When cheerleader Stella Blackthorn went missing everyone assumed she had run away. Her younger sister, Iris, was adamant she wouldn’t have run…and gets herself into trouble trying to investigate what happened. Now, a year later, Iris is still searching for answers and another young girl goes missing. This time, it’s Iris’s ex.
From start to finish this is a hard book to put down. For fans of A Good Girl’s Guide to Murder the focus on the two incidents kept me hooked. Iris and her group of detectives are a rather eclectic bunch, but definitely a group of teens you want to listen to.
Mixing the narrative with a podcast, the focus on two crimes really makes for an intriguing read. Iris is prone to reckless decision-making, but it’s difficult not to get swept upon the events described.
Thanks to NetGalley for giving me the opportunity to read and review this before publication.
A Riley Sager novel appearing on NetGalley always puts me in a flap…just in case I don’t get access to it and have to wait publication. Thankfully, that didn’t happen and this is definitely a thriller you will not want to put down.
Kit is in a difficult position. Since being accused of killing her most recent patient she’s been suspended from work and her father can’t look her in the eye. The people around her think she’s a killer. So when she’s given the chance to work again, she’s desperate to take the job…even after she learns who she’ll be looking after.
Kit’s new patient lives at Hope’s End, a rambling mansion perched on the cliff tops. Her name is Lenora Hope, and when she was seventeen she was accused of murdering the three other members of her family.
The story follows Kit as she spends her days caring for someone she isn’t entirely sure she trusts. Strange noises can regularly be heard from her room, but Lenora can’t walk or talk. When Lenora lets on that she can type, Kit starts to learn more of what happened that night.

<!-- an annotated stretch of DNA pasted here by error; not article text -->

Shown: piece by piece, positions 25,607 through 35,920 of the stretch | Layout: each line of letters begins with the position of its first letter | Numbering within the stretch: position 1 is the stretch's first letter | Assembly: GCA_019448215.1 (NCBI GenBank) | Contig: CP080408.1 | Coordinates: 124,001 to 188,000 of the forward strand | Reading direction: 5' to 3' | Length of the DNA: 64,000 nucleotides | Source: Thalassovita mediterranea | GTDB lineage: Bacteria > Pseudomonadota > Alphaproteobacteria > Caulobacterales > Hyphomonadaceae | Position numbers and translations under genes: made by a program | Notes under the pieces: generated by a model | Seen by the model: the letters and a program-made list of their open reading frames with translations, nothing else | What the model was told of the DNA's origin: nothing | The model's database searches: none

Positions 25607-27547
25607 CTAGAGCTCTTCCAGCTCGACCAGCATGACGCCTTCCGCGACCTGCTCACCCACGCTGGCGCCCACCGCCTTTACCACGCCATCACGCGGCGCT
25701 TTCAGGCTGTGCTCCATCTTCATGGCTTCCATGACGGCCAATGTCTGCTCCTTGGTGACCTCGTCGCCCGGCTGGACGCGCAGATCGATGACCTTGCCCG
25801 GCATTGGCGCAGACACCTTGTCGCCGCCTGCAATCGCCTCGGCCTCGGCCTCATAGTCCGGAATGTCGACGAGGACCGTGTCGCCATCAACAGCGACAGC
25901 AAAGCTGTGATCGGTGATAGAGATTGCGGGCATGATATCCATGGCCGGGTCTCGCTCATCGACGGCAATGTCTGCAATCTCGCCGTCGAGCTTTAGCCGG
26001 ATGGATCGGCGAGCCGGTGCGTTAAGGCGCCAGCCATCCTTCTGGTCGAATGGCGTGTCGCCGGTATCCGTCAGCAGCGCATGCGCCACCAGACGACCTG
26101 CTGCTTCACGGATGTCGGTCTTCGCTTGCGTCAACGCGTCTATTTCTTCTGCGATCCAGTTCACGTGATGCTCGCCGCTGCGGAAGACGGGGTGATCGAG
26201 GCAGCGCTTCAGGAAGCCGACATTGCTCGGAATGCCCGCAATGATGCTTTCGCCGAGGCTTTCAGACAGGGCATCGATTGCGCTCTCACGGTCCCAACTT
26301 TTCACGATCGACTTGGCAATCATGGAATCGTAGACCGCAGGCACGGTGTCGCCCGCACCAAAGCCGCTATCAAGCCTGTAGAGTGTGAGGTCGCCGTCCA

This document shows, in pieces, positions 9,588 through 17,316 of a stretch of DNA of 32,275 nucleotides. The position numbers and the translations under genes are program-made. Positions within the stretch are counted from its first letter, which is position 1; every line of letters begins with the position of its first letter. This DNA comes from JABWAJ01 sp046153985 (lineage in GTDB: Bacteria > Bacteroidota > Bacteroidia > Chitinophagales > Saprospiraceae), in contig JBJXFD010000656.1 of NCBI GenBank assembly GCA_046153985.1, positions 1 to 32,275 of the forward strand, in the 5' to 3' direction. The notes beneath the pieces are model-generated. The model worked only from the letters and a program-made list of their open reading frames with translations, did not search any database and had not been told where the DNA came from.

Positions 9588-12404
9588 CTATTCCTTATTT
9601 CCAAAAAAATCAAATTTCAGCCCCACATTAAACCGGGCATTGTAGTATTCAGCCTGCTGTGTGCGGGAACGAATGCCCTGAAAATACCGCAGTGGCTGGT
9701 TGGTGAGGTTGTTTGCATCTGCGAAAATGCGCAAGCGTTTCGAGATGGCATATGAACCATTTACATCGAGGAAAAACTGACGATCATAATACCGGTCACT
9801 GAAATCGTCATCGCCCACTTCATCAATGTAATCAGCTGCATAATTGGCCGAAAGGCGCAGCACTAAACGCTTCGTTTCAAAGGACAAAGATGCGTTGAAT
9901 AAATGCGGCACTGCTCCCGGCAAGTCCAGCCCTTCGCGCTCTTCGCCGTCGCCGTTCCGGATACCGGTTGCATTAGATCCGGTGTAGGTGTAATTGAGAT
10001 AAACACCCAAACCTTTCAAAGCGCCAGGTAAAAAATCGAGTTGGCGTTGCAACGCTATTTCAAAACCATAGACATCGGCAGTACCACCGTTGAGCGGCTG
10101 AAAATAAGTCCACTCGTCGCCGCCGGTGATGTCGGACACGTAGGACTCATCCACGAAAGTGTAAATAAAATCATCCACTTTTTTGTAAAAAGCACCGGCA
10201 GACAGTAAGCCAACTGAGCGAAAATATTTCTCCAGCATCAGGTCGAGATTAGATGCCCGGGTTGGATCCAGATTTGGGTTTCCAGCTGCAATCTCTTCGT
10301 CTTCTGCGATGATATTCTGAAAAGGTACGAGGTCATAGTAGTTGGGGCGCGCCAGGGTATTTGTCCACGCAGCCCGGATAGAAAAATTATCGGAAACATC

Sometimes the truth is stranger than anything you can come up with.
Sager does a good job of drawing us in to this very mixed-up family. The atmosphere of the house is suitably oppressive and the development of the story is well paced. I can’t say more as I’d hate to ruin the surprises for someone.
A 4.5 rating, and while there are elements that I’d have liked to see developed this definitely did live up to the hype.
The story is fairly straightforward. Violet is the daughter of General Sorrengail. The family are riders, and though Violet has trained to be a Scribe – definitely influenced by her father – her mother is determined that her third child will also learn to ride dragons. Violet is not a likely candidate, and from the reaction every one she meets has it is painfully clear that nobody expects her to survive the experience.
Naturally, Violet surprises them all.
From the opening pages, as we see Violet start her trial, I found myself desperate to see how this would pan out. It reads like a lot of books of the genre and relies heavily on the elements you often expect. There’s the old friend/love interest who’s not quite what we think, the brooding lust interest, the plucky friends and the relentless need to show our main character has reserves hitherto untapped. While this felt like an opportunity missed, it keeps you turning the pages and definitely doesn’t hurt in terms of delivering a cracking story.
With it clearly being the opening of a series we know there’s more going on. There were twists here aplenty, some of which you could predict and others that were more subtle. I don’t mind admitting that I was left stunned by the closing section.